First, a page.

In January 2019, Huawei patched a security flaw that was discovered by Microsoft in the "PCManager" software bundled on its laptops, after detecting that the software used a driver with behavior similar to the DoublePulsar exploit.[101]

In March 2019, the Oversight Board of United Kingdom government organization Huawei Cyber Security Evaluation Centre found “serious and systematic defects” in Huawei software engineering and their cyber security competence, and cast doubt on Huawei's ability and competence to fix security problems that have been found, although they do not believe these flaws are caused by Chinese government interference.[102]

Company ownership[edit]

Huawei is stated to be a privately-held, employee-owned company: Ren Zhengfei retains approximately 1 percent of the shares of Huawei's holding company, Huawei Investment & Holding[103], with the remainder of the shares held by a trade union committee that also provides services for its staff. This is also due to a limitation in Chinese law preventing limited liability companies from having more than 50 shareholders (the employees' interest is treated as a single share via the union).[104][105][106] Although employee shareholders receive dividends, their shares do not entitle them to any direct influence in management decisions. The companys founder, Ren Zhengfei, and has the power to veto any decision made by the board of directors.[107]

A 2019 research paper published by Donald Clarke of George Washington University and Christopher Balding of Fulbright University Vietnam accused Huawei of being "effectively state-owned" due to this structure "if the trade union and its committee function as trade unions generally function in China" (being required to be associated with a labor federation tied to the Communist Party). They also claimed that the arrangement was only a profit-sharing arrangement and not actual ownership. Chief secretary of the board Jiang Xisheng disputed the paper, stating that its authors had "an incomplete understanding of Huawei's corporate policies and a limited knowledge of its ownership structure." Spalding defended the research, telling Nikkei that "believing Huawei would defy Beijing defies credibility. With the Communist Party actively overseeing and enforcing regulations and state interests abroad, it simply does not match the facts of Chinese interest in promoting companies and interests abroad that Huawei could refuse to assist if asked."[106][105][107]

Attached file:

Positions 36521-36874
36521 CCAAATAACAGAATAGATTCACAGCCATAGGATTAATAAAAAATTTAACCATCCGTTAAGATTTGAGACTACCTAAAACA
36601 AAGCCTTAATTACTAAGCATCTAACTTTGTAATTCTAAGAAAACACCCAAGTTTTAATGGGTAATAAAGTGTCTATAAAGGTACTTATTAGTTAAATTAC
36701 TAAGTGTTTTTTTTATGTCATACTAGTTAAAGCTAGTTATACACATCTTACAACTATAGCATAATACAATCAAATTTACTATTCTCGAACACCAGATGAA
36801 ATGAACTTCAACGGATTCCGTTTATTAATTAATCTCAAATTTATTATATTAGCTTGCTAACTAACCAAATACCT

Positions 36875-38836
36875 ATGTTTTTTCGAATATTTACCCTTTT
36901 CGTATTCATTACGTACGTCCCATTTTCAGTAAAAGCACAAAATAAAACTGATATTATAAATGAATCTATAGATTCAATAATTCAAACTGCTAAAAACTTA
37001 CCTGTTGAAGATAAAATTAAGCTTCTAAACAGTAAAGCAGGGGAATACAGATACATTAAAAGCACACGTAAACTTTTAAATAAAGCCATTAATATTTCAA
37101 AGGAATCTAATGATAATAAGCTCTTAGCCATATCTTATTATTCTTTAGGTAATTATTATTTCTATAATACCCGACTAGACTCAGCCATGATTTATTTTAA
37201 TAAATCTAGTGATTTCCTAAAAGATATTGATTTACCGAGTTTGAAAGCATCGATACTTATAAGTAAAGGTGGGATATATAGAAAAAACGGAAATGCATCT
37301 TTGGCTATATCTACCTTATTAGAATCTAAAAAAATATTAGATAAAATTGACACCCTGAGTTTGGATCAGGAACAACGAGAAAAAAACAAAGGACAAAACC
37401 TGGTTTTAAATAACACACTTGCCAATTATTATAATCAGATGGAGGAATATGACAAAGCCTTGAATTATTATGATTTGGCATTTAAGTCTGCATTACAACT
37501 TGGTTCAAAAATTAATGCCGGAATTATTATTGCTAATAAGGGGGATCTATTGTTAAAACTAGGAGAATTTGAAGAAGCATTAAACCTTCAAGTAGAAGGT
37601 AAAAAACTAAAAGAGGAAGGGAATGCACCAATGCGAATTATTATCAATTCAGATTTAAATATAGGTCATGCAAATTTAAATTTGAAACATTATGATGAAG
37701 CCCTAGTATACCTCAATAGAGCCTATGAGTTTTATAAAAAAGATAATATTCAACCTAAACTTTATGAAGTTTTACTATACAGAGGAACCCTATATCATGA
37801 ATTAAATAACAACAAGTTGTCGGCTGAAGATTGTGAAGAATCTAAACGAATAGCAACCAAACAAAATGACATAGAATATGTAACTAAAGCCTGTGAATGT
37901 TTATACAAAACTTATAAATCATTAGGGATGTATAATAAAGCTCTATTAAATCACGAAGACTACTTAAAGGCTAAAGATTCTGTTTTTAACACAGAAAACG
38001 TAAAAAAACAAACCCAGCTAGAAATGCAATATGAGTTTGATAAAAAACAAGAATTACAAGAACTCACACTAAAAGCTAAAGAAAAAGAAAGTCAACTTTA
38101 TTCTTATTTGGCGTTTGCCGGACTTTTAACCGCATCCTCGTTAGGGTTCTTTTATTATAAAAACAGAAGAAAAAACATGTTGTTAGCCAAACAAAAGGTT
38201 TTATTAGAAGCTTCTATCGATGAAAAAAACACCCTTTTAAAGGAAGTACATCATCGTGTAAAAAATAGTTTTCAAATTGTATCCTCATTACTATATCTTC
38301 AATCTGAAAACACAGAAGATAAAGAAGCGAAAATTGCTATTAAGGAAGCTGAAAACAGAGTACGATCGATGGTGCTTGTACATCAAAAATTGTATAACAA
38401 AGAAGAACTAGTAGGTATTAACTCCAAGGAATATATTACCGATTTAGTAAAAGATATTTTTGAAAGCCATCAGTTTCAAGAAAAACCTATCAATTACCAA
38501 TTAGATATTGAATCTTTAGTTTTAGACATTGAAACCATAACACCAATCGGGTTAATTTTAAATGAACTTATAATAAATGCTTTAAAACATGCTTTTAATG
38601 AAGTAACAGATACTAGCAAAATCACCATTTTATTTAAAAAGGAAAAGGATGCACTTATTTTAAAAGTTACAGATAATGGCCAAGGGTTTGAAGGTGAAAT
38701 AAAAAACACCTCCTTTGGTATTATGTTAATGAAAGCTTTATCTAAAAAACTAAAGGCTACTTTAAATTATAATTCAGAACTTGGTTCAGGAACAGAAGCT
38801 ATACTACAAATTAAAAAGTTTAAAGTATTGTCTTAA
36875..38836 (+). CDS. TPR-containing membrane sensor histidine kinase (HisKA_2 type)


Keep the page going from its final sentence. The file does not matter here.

Some Huawei employees initiated legal challenges against Huawei regarding the employee stock for the year 2003 on a Chinese court, however both the Shenzhen city Intermediate people's court and the Guangdong province High people's court ruled that their stock ownership are for reference only and there are no legal basis to employees' claims on their ownership of Huawei's stock.[108]

Treatment of workforce and customers[edit]

A U.S. Army Strategic Studies Institute report on Argentina published in September 2007 describes Huawei as "known to bribe and trap clients". The report details unfair business practices, such as customers framed by "full-paid trips" to China and monetary "presents" offered and later used by Huawei as "a form of extortion".[109]

According to a WikiLeaks cable, in 2006, Michael Joseph, then-CEO of Safaricom Ltd, allegedly struggled to cancel a contract with Huawei due to poor after-sales experience, after which the Kenyan government pressured him to reinstate the contract.[110] When questioned regarding this incident, Joseph replied, "It [the cable] is not a reflection of the truth as evidenced by Safaricom being a major purchaser of Huawei products including all 3G, switching and the recent OCS billing system upgraded over the weekend."[111]